Tripoli has fallen to the rebellion. Muammar Gaddafi’s whereabouts are unknown, but in any case he is no longer ruling Libya. A few thoughts:
1. Good riddance to bad rubbish.
2. This may well have happened months ago if President Obama had not spent several weeks in February and March dithering. (I was quite critical of this at the time; after calling for a no-fly zone on February 21st, I was much more ambivalent about the idea by the time it was authorized by the UN Security Council on March 17.)
3. Gaddafi didn’t hang on as long as I’d feared he might, but dragging out the conflict had real costs. Besides the human cost in Libya, I strongly suspect (though of course I cannot prove a counterfactual) that it had an effect on Syria, which is strategically more important. About 2000 civilian protestors have been killed in Syria while the fighting dragged on in Libya. Had Gaddafi been quickly dispatched soon after turning the guns on his own people, it may have made Bashar Assad think twice about following the same course. And if dispatching Gaddafi quickly did not change Assad’s behavior, it likely would have changed the international response to his behavior. The situation in Libya bred reluctance to deal with Assad, both in the Obama administration and abroad. I don’t think it’s a coincidence that calls for Assad to step down, and movement in Europe toward an oil embargo, came only last week, just as it began to look like the rebels were close to victory.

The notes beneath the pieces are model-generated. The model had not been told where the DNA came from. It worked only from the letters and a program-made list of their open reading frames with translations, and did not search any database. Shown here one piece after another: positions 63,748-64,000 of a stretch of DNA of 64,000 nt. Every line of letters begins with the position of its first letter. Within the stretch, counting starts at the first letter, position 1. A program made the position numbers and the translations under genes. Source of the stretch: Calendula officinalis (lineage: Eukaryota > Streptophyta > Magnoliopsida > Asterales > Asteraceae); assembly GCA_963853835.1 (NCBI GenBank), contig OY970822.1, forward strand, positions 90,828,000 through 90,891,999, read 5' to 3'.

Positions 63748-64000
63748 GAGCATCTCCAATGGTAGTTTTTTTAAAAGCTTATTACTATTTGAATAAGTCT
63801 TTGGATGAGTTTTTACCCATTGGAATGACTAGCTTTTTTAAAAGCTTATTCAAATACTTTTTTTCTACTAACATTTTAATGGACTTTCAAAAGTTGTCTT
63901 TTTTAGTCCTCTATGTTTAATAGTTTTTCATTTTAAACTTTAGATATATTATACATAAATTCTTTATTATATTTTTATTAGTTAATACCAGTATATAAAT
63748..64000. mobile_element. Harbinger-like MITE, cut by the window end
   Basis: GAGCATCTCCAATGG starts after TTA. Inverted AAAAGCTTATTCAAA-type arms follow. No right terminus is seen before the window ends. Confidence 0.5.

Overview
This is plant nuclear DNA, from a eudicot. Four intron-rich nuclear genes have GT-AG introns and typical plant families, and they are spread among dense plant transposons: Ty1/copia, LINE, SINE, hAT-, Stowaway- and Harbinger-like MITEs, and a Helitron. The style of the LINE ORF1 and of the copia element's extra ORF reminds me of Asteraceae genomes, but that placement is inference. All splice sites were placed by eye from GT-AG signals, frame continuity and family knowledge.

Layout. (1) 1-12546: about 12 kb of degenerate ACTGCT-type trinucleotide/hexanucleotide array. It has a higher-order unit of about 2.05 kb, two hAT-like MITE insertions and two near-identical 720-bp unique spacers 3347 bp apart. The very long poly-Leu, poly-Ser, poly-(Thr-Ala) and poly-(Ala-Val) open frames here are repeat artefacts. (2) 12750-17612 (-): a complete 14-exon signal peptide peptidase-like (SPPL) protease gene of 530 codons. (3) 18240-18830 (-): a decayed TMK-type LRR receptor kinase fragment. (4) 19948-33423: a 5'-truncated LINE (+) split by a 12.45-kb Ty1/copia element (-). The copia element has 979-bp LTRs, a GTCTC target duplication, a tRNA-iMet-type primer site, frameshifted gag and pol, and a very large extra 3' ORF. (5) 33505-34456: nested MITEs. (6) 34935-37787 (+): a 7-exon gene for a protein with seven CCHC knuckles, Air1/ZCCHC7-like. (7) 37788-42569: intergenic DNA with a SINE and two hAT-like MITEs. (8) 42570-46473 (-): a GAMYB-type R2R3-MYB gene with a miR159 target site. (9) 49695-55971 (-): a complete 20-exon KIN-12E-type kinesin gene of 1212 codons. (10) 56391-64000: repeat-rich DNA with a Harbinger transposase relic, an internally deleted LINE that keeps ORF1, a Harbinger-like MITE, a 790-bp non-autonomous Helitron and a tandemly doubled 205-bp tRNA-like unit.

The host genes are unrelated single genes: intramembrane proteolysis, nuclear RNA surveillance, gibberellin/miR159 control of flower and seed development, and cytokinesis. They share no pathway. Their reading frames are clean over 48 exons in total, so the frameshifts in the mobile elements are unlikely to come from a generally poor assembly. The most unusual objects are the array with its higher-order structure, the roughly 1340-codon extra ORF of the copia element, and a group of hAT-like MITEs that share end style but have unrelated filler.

4. The delay was in part a function of a fixation on international approval for US military action. It is unlikely that the UN Security Council would have authorized intervention in Libya any earlier than it did — at the last possible moment before Gaddafi’s forces overran Benghazi, which would have turned into a slaughterhouse. (I am aware that some commentators, including on this website, have asserted that Gaddafi did not in fact intend to order war crimes against the civilian population of Benghazi. Suffice it to say that I don’t buy it.) Undo deference to the UN and other international institutions is a serious flaw in this administration’s worldview.
5. Indeed, Obama was more interested in making a case for intervention in Libya to the UN than he was in making a case to the American people or to Congress. There’s a case to be made that it was legal and constitutional for the executive to intervene in Libya, but it certainly wasn’t the nonsensical case that the administration made, which held that the War Powers Resolution is constitutional but somehow didn’t count in this case because the word “hostilities” does not mean what it plainly does mean. Anyway, whether or not this was a legitimate exercise of executive power, the hubristic refusal to even try to get a retroactive stamp of approval from Congress (which surely would have been forthcoming in March or April) was rather unseemly.
6. This is not necessarily the end of civil war in Libya. The rebels had a common foe in Gaddafi, but they are ideologically quite divided, and there are militias (including Islamist militias) that are not fully under the control of the National Transitional Council. We hope, of course, that everyone agrees to settle their differences through a democratic process, but the factions may well turn their guns on each other. And that’s not even getting to the question of what happens to those who fought on Gaddafi’s side.
7. If the fighting isn’t over, that’s a problem for Europe, which would bear the brunt of a refugee crisis. It is not a problem for the United States — at least, not a big enough problem to justify a further commitment. President Sarkozy should consider sending in groud troops for peacekeeping and stabilization. President Obama absolutely should not.
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